Maybe dirty, certainly cheap: Canadian crude crashes through $60 a barrel
The price oil sands producers receive fell to $40.08 a barrel below the international benchmark after a $4.75 or 26% widening of the spread between the price of Western Canada Select – a blend of heavy oil sands crude and conventional oil – and US crude.
The sharp drop in Canadian heavy oil came despite a rare up day for US benchmark West Texas Intermediate (WTI) futures which added just under 1% on Monday to trade at $83.98 a barrel after a brutal May which saw the commodity give up more than 15%.
WTI traded at a $15 discount to the the global oil price in the form of North Sea Brent, which settled at $99.06 in Europe which translates to an effective price for bitumen-derived oil of less than $60 a barrel.
The value of Syncrude, a light oil made from oil sands after undergoing an expensive upgrading process, also plunged on Monday to $8.50 below WTI after trading at a premium for most of May.
In February and early March it dropped to a record discount of more than $20 below to US crude. In July last year Syncrude attracted a premium of $18 on the back of a temporary supply shortage.
Monday's sharp drop-off and the declines last week in the price of Western Canada Select marks a reversal of steady gains made by the commodity since hitting multi-year lows of $35.75 below WTI on March 7. In September last year the discount was only $8.00.
The problems of oil sands producers are being blamed on increasing supply from Alberta where production is set to more than double to 3.7 million barrels per day by 2025 out of a total of 4.7 million for the whole of Canada. 99% of Canada's current crude exports of 2 million barrels per day end up in the US.
The lack of pricing power by oil sands players is often blamed on the fact that they cannot access new markets in Asia as pipeline projects languish in a regulatory morass.
But even if TransCanada’s (NYSE:TRP) Keystone XL finally crosses the border into Canada, Enbridge’s (TSE:ENB) Northern Gateway pipelines is built or Kinder Morgan receives approval to twin its pipeline going into Vancouver, bitumen is expensive to extract, upgrade and refine and cannot compete with the many new shale oil plays which have pushed US production to its highest level in a decade.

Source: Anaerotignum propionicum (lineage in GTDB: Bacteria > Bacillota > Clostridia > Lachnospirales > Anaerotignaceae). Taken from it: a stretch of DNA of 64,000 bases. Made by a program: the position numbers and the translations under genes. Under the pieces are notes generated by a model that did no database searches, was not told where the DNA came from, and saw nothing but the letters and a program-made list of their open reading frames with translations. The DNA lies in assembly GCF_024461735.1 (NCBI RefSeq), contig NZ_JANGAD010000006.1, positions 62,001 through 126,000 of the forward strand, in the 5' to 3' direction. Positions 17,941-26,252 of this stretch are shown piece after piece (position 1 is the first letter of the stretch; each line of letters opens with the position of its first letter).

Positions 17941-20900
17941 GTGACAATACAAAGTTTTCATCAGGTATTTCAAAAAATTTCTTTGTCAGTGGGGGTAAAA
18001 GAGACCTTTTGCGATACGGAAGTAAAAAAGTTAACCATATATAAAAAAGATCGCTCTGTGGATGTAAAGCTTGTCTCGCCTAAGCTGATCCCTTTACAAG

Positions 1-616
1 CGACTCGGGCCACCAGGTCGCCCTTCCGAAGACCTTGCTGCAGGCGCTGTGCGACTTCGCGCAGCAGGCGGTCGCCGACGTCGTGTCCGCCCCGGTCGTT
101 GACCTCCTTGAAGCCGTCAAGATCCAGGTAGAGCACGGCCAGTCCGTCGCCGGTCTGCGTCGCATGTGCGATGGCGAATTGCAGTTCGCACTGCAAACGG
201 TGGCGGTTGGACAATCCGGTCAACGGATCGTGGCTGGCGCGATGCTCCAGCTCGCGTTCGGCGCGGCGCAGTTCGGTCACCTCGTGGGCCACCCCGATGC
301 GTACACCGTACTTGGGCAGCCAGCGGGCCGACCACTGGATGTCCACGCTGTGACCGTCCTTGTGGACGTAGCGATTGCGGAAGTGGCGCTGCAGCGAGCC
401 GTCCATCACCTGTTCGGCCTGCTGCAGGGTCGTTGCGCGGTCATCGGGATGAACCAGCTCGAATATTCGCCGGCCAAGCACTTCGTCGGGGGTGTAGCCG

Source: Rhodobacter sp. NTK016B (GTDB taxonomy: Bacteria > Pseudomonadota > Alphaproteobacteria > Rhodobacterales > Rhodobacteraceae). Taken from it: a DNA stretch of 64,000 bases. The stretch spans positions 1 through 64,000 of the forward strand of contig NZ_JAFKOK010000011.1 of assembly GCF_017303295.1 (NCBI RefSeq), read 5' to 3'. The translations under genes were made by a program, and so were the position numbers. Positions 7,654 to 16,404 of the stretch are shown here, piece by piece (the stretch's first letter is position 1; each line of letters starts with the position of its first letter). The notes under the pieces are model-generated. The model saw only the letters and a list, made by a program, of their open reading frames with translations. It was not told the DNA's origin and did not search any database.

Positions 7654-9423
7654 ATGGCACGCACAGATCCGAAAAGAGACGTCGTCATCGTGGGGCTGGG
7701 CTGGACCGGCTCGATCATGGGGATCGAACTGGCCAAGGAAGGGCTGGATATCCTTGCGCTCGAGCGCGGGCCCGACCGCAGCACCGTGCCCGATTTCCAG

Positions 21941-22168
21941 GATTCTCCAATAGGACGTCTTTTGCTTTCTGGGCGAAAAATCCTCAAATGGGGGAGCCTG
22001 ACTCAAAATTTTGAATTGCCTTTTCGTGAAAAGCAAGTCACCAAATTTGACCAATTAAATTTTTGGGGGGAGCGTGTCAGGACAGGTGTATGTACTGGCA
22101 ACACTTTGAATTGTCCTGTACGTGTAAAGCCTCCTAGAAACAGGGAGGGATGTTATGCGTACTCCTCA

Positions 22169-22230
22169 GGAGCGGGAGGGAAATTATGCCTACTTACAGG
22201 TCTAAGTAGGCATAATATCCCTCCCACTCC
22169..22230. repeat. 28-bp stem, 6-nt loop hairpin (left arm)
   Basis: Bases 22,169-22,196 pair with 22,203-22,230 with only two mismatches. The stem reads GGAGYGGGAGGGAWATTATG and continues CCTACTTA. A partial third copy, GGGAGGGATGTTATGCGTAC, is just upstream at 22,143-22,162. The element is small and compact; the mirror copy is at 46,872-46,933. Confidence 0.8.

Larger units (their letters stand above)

Production in the US particularly from the Bakken basin in North Dakota will see the country ramp up current output of 7.8 million barrels/day to 10.9 million barrels over the next few years. Bakken is also competing for pipeline and refinery contracts with Alberta.
Apart from the boom in US production, and a strong currency, Alberta's oil sands players are also threatened by escalating costs says a report by research company Wood Mackenzie released on Monday:
"Oil sands projects display some of the highest break-evens of all global upstream projects. The potential for wide and volatile differentials could result in operators delaying or cancelling unsanctioned projects," Wood Mackenzie Ltd said in a report on Monday.
"Pure-play oil sands companies without hedges in place, such as a U.S. downstream position, are the most exposed."
According to the research "break-even costs for building new steam-driven projects are in the $65-$70 a barrel range and mining developments need at least $90-$100 oil."
In a 2011 study forecasting the economic impact of oil sands up to 2035, the Canadian Energy Research Industry said employment from oil sands would increase almost 10 times to 905,000 jobs, adding about C$2.1 trillion to the national economy, or C$84 billion a year from the oil sands alone. These figures may now begin to look too optimistic.